In a child’s smile, all the hope of the world’s youngest nation

14-year-old Tut Deng who had to flee home with his mother after violence broke out in South Sudan to find safe shelter
14-year-old Tut Deng who had to flee home with his mother after violence broke out in South Sudan to find safe shelter. Photo: UNICEF, 2014, Holt

When violence broke in South Sudan in December 2013, 14-year-old Tut Deng had to flee home with his mother to find safe shelter at the Tomping camp for Internally Displaced People (IDP), on the outskirts of Juba.

“I remember when my mother came to wake me up in the morning saying we needed to leave the house because people were fighting and getting murdered. When I walked outside I saw a lot of dead bodies. I couldn’t even see my father because he had already left to fight.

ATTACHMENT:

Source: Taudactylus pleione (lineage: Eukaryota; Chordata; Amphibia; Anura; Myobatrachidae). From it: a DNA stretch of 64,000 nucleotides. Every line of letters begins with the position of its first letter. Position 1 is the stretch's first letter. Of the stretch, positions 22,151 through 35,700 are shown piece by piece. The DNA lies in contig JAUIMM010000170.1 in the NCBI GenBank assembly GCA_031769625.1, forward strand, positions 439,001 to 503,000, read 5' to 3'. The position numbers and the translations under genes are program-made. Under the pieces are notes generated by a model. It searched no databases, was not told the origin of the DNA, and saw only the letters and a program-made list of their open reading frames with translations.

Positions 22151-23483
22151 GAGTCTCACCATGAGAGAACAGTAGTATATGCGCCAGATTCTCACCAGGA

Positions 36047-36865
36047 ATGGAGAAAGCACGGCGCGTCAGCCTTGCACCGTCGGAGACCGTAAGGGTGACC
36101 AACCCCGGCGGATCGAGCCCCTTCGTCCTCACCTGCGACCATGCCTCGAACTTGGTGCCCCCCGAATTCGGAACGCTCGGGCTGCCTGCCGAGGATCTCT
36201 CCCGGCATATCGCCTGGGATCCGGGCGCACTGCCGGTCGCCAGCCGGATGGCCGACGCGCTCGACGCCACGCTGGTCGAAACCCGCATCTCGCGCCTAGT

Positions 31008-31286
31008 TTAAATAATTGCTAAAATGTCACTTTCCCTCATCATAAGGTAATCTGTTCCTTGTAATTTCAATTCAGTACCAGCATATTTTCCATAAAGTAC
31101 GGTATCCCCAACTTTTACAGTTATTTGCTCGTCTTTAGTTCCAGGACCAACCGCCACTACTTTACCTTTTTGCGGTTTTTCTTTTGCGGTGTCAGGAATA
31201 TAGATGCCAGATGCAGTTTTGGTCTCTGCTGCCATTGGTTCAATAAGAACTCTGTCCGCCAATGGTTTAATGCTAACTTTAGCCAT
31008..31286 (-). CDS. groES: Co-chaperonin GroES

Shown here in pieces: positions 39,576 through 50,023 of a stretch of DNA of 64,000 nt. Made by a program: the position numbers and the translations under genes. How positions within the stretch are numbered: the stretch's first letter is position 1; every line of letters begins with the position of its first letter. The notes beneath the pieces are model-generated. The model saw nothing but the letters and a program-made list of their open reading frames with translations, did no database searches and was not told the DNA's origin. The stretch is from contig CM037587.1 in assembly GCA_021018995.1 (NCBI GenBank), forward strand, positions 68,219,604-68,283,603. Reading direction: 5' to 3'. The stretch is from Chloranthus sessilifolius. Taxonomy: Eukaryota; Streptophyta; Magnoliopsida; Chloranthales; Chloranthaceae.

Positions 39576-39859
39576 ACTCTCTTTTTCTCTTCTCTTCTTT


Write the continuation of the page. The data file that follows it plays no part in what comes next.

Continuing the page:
“When I close my eyes at night, all I can see is dead people.”


Tomping camp hosts some 21,000 people, many of them children. Families are vulnerable to disease outbreaks and food is running out, a situation that will only get worse with the onset of the rains coming shortly. UNICEF is working to save and improve the lives of thousands of homeless children in South Sudan by providing clean water, sanitation, vaccines, food and protection to the most vulnerable.

Donate now and help save children’s lives in South Sudan

On 25 March, children displaced by recent fighting stand outside a tented school run by UNICEF, in the town of Mingkaman, where humanitarian assistance is being provided.
On 25 March, children displaced by recent fighting stand outside a tented school run by UNICEF, in the town of Mingkaman, where humanitarian assistance is being provided. Photo: UNICEF, 2014, Holt

 

 

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